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Institute of Molecular Virology and Cell Biology (IMVZ)

Laboratory for animal influenza viruses


  • Influenza virus

Studies on the virulence potential of influenza A viruses of poultry by reverse genetics

I. Influence of the polybasic HA cleavage site on virulence.
II. Can other HA subtypes than H5 and H7 generate highly pathogenic strains?

S. Weber, J. Stech, O. Stech, J. Veits, S. Gohrbandt, J. Bogs und T. Mettenleiter

Research of the laboratory focuses on molecular biological investigations on influenza A viruses of poultry. Influenza A viruses belong to the family Orthomyxoviridae. Under the electron microscope they appear as irregularly shaped spherical/ovoid particles with a diameter of 80 to 120 nm or as up to 2000 nm long filamentous structures. Their surface consists of a lipid envelope with surface projections belonging to two types of glycoproteins. Influenza viruses have a single-stranded RNA genome of negative polarity consisting of 8 segments. The virus genome codes for 11 proteins, the most important ones being the glycoproteins haemagglutinin (HA) and neuraminidase (NA). These play a decisive role in the infection of the host cell by the virus and in virus release. 16 haemagglutinin (H1 – H16) and 9 neuraminidase subtypes (N1 – N9) have been described. All highly pathogenic influenza viruses that have been identified so far belong to the subtypes H5 and H7. Depending on the virulence and on the route of infection, infected poultry may show respiratory, gastrointestinal and central nervous disorders. „Highly pathogenic avian influenza viruses“ (HPAIV) are the causative agents of classical fowl plague (FP) and cause severe generalized disease accompanied by massive economic losses. A big problem of influenza viruses is their variability which is due to a high mutation rate in the viral genome. In addition, influenza viruses have the ability to exchange complete genome segments which can lead to sudden modifications in the characteristics of new reassortants. In rare cases, a poultry influenza virus can cross the species barrier and infect mammals including humans. A good example is the so-called ‘bird flu’ HPAIV H5N1. The availability of reverse genetics for influenza A viruses and thus the possibility to manipulate the pathogen’s genome directly have improved the possibilities for investigation of the molecular mechanisms of the infection as precondition for the development of effective control strategies.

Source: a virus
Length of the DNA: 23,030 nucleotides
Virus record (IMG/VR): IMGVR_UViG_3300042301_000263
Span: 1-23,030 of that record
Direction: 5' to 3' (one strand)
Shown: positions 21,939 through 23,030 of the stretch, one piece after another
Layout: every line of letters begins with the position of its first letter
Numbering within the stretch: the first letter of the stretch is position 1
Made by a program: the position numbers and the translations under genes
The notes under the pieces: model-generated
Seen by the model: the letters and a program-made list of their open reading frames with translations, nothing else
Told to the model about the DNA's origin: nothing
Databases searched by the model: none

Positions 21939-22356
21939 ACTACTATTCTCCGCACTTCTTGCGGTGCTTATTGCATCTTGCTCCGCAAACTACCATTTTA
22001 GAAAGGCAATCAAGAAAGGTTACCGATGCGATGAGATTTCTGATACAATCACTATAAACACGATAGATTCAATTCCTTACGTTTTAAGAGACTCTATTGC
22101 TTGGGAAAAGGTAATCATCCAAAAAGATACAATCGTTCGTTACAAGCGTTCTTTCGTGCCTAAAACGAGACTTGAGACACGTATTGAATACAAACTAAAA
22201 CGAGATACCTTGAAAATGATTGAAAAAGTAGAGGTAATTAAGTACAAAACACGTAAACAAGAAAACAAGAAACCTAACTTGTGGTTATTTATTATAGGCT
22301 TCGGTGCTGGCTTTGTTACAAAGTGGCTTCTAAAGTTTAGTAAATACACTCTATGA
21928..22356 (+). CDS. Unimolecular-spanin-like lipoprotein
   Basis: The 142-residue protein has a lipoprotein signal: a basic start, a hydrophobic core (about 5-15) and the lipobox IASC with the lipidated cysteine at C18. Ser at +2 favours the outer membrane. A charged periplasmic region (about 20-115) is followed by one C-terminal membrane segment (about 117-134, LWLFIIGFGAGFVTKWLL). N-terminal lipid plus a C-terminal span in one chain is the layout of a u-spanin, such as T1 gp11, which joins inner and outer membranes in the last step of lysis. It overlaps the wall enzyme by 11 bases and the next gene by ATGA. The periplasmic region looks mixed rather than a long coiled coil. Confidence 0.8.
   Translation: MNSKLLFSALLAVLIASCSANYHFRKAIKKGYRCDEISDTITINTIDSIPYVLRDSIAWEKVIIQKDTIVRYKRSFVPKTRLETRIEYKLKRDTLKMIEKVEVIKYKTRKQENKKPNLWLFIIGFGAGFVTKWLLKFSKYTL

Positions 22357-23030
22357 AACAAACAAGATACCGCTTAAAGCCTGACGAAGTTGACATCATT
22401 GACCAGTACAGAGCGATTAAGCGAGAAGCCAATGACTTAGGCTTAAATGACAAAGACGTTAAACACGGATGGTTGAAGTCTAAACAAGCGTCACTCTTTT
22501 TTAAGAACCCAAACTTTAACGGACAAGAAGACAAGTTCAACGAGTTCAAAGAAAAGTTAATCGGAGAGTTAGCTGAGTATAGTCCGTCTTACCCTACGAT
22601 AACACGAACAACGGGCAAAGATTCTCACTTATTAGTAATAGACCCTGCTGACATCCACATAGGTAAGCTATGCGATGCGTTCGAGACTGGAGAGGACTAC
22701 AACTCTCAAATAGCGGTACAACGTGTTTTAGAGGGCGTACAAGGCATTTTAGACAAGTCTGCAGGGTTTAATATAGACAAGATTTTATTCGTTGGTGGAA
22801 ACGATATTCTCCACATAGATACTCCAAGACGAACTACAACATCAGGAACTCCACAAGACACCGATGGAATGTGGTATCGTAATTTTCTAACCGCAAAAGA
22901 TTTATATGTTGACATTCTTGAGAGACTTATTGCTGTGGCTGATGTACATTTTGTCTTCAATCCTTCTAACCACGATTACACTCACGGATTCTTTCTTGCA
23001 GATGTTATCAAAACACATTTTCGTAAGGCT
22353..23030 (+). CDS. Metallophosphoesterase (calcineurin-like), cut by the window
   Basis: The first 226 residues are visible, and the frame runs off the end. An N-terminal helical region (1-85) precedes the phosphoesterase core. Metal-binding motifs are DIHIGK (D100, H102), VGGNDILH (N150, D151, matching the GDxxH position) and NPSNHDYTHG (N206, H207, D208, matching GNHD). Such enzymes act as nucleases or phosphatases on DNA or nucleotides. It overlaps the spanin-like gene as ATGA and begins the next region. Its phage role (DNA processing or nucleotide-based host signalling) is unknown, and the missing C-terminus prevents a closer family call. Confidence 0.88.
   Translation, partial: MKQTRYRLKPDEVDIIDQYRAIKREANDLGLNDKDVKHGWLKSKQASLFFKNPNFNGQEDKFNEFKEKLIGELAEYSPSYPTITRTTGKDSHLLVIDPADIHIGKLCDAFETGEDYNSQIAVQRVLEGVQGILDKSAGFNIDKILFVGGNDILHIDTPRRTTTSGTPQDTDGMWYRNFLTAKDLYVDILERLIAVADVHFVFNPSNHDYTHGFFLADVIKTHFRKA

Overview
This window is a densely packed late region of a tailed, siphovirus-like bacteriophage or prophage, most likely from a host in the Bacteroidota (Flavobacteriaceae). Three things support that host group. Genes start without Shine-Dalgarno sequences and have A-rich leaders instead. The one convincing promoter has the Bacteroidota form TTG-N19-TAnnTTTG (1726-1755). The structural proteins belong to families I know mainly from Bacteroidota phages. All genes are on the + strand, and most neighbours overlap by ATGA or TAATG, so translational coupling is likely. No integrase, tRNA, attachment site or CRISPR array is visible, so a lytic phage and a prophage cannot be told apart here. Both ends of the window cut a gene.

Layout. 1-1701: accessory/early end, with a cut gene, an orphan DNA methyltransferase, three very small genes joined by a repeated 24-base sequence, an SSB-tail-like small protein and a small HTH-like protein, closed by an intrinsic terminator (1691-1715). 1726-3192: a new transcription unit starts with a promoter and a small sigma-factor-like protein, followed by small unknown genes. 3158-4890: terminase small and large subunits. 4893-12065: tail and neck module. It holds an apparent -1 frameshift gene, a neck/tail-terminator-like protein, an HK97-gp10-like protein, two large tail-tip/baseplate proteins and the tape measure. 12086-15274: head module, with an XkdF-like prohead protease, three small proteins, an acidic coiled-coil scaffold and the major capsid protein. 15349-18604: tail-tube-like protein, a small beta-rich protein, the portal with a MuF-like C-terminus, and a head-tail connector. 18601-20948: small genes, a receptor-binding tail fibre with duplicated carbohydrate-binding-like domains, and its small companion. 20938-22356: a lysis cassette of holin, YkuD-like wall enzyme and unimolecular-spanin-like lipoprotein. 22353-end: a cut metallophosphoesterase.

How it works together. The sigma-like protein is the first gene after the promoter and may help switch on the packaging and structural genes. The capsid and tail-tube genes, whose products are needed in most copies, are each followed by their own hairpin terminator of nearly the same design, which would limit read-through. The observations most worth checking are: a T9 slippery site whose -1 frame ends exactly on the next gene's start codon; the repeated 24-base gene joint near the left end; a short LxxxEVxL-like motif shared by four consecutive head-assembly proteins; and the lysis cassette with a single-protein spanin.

We have cloned the sequences coding for typical representants of the 16 haemagglutinin subtypes into the expression vector pHW2000 (Hoffmann et al., PNAS 2000) Each of these 16 different haemagglutinins was equipped with a polybasic cleavage site. By means of the reverse genetic systems for the low pathogenic influenza A virus strains A/duck/Ukraine/1/63 (H3N8) and A/Chicken/Emirates/R66/2002 (H9N2), as well as the highly pathogenic strain A/Swan/Germany/R65/06 (H5N1) we generated virus mutants which express different haemagglutinins on an isogenic background. We hope to gain detailed insight into the molecular biological processes which are of importance for pathogenicity and host specificity.

Hoffmann E, Neumann G, Kawaoka Y, Hobom G, Webster RG.(2000). A DNA transfection system for generation of influenza A virus from eight plasmids. PNAS. May 23;97(11):6108-13.